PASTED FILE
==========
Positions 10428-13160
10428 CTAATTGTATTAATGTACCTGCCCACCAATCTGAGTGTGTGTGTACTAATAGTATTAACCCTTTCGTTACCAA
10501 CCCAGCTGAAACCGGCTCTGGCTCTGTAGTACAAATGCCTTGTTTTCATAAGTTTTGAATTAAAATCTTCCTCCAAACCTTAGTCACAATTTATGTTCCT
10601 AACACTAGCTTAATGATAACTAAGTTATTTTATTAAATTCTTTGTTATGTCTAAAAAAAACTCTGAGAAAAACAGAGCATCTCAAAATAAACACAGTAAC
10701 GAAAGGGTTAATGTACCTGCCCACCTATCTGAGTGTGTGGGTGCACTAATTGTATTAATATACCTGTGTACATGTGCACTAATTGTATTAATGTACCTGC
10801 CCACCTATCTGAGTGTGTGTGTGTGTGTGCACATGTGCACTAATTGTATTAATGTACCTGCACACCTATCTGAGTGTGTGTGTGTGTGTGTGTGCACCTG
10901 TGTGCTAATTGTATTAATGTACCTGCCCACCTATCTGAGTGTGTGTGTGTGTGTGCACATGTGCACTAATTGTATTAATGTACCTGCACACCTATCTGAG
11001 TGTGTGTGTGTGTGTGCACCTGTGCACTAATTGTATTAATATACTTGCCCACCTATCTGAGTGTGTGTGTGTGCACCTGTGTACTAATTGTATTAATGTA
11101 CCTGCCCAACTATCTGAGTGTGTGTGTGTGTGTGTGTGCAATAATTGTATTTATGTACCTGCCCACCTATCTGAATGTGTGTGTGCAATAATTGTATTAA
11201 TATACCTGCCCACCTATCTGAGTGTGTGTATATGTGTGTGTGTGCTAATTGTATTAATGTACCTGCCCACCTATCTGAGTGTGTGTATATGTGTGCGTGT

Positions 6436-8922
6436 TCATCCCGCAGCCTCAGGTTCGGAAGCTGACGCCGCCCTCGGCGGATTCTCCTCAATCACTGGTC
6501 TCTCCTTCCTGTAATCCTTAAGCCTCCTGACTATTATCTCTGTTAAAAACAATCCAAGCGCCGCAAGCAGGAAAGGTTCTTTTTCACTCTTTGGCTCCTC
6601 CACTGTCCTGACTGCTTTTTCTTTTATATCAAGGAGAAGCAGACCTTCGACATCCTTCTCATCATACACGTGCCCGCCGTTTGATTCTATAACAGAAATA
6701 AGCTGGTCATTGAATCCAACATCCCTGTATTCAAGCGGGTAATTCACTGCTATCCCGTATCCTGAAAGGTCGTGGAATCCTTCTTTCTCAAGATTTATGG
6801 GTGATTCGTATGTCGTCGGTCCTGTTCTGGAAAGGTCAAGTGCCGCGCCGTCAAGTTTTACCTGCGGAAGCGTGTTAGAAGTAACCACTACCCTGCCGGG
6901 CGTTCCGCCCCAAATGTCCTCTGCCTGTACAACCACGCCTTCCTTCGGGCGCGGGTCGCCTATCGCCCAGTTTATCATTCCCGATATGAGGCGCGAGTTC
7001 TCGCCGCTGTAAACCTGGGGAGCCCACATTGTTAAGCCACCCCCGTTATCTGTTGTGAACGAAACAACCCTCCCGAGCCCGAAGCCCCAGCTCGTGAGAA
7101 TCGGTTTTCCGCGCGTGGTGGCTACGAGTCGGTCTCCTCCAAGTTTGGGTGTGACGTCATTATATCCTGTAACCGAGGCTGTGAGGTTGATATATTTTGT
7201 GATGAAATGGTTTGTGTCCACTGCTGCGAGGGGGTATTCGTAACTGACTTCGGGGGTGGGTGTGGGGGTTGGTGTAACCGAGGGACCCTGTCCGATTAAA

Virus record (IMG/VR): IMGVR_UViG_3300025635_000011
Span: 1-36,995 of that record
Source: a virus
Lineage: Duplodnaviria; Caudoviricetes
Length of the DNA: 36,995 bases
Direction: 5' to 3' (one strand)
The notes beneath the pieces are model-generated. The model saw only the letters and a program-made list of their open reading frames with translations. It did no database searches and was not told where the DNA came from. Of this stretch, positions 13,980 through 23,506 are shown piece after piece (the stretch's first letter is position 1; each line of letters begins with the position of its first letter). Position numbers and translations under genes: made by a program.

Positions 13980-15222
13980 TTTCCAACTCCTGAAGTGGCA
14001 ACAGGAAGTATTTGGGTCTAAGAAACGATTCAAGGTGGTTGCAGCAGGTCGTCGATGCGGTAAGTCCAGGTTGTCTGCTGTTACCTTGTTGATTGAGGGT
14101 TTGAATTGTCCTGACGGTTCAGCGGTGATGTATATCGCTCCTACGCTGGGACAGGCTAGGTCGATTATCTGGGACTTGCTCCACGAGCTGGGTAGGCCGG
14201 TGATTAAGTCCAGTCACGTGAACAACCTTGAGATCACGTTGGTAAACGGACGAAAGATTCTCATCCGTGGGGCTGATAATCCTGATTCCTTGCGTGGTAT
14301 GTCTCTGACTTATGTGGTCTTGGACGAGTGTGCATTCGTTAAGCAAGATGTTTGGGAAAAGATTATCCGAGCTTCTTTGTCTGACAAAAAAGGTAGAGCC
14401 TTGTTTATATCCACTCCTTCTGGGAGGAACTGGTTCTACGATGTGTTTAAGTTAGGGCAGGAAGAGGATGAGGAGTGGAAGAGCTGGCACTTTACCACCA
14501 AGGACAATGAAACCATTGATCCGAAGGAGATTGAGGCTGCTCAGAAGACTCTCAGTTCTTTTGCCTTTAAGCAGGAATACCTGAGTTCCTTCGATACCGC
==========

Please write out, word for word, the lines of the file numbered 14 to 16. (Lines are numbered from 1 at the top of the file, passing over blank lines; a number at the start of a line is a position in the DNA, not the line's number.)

6601 CACTGTCCTGACTGCTTTTTCTTTTATATCAAGGAGAAGCAGACCTTCGACATCCTTCTCATCATACACGTGCCCGCCGTTTGATTCTATAACAGAAATA
6701 AGCTGGTCATTGAATCCAACATCCCTGTATTCAAGCGGGTAATTCACTGCTATCCCGTATCCTGAAAGGTCGTGGAATCCTTCTTTCTCAAGATTTATGG
6801 GTGATTCGTATGTCGTCGGTCCTGTTCTGGAAAGGTCAAGTGCCGCGCCGTCAAGTTTTACCTGCGGAAGCGTGTTAGAAGTAACCACTACCCTGCCGGG